Practitioner Reflections | Characteristics of Platinum organisations

Reflections of an Investors in People Practitioner… common characteristics found in our Platinum accredited organisations

I have had the pleasure and privilege of working with and assessing several organisations that have gone on to become Platinum accredited. While all are very different in respect of size and sector I’ve concluded that they share some common characteristics. For those of you that are on your own Platinum journey you might find the following reflections useful;

There is a unique story of improvement, learning and achievement behind each Platinum Award. The journey helps us to see the character of the organisation. Typically there will be bumps in the road; it’s not always a stellar trajectory.

Senior leaders actively and openly seek to create a people centric culture. They spend as much time on this as they do the business strategy. People and performance priorities go hand in hand. Leaders genuinely care about the wellbeing of their people.

Leaders at all levels continuously improve their own capabilities. They put time aside for improving their leadership and management skills, knowledge and behaviours. People confirm they have confidence and trust in their leaders’ abilities. These leaders tend to be comfortable with their own vulnerability.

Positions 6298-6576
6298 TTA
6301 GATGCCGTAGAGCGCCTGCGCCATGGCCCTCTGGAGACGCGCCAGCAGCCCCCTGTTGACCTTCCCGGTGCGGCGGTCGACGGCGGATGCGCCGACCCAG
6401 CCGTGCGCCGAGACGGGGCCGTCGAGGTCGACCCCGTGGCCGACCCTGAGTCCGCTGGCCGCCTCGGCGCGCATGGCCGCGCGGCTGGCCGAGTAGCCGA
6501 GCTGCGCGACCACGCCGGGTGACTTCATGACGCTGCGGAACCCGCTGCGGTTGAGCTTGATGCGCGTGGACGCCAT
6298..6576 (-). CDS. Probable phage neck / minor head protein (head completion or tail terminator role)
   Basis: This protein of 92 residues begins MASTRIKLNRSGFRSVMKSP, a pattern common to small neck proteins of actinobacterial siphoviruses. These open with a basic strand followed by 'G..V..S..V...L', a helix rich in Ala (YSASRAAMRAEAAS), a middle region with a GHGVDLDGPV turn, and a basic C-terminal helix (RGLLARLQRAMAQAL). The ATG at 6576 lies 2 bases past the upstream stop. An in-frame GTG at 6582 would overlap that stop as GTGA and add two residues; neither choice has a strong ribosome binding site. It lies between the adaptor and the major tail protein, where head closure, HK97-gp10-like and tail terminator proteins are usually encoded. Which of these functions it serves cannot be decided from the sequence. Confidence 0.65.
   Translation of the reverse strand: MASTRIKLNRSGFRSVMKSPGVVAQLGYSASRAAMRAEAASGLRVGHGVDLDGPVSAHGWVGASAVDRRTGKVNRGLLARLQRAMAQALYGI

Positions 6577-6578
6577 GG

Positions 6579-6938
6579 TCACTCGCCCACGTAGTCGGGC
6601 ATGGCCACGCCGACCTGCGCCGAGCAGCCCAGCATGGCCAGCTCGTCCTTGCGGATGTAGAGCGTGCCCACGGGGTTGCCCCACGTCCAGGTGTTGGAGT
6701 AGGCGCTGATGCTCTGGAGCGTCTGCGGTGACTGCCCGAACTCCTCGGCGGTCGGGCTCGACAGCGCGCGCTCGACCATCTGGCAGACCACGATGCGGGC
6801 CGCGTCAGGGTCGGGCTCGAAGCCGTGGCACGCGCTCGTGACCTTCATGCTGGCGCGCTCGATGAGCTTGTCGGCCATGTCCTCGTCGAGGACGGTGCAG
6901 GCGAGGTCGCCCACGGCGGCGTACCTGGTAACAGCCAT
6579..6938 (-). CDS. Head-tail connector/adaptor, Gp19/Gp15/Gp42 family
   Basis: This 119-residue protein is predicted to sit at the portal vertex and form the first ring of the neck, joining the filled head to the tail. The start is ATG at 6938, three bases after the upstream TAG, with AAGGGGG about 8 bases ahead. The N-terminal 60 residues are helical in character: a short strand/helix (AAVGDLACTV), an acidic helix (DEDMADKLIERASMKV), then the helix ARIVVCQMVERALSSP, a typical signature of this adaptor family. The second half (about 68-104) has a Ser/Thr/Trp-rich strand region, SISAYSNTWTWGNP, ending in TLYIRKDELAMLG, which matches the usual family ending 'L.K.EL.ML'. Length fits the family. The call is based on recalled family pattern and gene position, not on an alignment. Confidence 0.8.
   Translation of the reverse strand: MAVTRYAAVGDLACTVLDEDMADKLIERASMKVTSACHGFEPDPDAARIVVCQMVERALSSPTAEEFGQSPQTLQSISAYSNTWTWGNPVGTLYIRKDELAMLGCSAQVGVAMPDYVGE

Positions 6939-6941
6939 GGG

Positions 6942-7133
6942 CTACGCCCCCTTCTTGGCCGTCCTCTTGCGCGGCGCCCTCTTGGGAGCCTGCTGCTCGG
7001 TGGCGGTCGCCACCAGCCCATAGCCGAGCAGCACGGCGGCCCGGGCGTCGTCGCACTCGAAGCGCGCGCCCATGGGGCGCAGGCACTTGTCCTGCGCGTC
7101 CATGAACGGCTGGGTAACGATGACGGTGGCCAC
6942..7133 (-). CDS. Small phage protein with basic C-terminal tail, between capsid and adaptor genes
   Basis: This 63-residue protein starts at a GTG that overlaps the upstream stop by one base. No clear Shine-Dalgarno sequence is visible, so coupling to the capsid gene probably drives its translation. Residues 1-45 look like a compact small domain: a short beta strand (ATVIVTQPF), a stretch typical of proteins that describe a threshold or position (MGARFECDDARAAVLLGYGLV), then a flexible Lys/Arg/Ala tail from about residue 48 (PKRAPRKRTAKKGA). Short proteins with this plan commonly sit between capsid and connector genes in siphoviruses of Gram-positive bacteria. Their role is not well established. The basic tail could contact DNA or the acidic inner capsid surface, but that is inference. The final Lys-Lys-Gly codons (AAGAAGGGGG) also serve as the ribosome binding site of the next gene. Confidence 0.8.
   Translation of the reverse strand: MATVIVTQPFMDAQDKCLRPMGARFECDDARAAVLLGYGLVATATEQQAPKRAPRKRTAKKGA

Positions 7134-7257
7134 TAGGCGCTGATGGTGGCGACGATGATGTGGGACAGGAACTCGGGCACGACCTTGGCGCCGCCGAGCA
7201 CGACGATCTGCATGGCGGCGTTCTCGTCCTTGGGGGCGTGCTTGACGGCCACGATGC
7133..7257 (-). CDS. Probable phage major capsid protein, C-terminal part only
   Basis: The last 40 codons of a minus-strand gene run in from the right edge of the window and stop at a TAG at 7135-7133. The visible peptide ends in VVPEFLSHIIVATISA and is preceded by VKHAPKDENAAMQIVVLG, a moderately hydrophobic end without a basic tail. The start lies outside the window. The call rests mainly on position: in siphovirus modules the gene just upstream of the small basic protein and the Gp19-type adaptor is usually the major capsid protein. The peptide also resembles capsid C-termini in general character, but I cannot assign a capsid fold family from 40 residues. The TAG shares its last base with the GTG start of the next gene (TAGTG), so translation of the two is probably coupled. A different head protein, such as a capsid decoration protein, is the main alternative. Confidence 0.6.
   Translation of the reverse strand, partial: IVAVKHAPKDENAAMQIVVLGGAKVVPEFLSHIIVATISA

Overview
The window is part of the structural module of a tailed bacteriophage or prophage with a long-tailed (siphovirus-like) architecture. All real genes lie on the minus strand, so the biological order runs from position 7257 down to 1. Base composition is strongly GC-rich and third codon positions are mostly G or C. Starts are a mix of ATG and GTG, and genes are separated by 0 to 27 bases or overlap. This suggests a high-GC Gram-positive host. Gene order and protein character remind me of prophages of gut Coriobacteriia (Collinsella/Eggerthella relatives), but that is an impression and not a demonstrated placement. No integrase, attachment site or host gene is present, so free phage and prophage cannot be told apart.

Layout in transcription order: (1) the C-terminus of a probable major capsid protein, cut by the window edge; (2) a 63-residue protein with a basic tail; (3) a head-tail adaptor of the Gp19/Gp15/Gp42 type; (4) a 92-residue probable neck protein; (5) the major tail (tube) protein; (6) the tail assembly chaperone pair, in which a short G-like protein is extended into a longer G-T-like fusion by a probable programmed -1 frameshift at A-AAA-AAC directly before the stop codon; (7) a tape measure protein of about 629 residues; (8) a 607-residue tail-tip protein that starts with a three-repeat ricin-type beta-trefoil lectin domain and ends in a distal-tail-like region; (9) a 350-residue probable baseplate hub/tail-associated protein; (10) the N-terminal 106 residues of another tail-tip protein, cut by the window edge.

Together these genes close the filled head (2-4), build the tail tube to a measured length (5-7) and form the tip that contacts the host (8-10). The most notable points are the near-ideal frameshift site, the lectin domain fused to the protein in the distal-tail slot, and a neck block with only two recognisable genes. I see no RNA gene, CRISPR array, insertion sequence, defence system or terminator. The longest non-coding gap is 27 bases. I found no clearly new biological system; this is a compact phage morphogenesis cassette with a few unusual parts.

Strong values underpin a culture that everyone can describe in clear terms. The right behaviours are valued as much as task achievement; the ‘how’ is seen to be as important as the ‘what’, and rewarded as such.

Performance management is carried out in a fluid, engaging and dynamic way that helps to drive up individual performance. People don’t dread their reviews!

There is a good understanding of what high level people engagement looks like and this is measured regularly. Everyone commits to improvement actions.

Other relevant people metrics are used to help drive through desired improvements in the areas that matter most. Measurement helps to show the return on the investment being made in creating a great place to work.

A tangible learning culture exists; where learning is prioritised and is seen as an everyday occurrence; learning activities are innovative and responsive to individual learning styles and there is solid evidence that learning is maximising talent.

There is strong evidence of continuous improvement, agility, resilience and innovation. People are actively encouraged to come up with great ideas.

These organisations ‘give back’; they have a genuine commitment to their corporate social responsibility. They are also strong on diversity and inclusion.

IIP survey scores are strongly positive and exceed the benchmark.

People give us compelling and personal examples of why this is an exceptional place to work.

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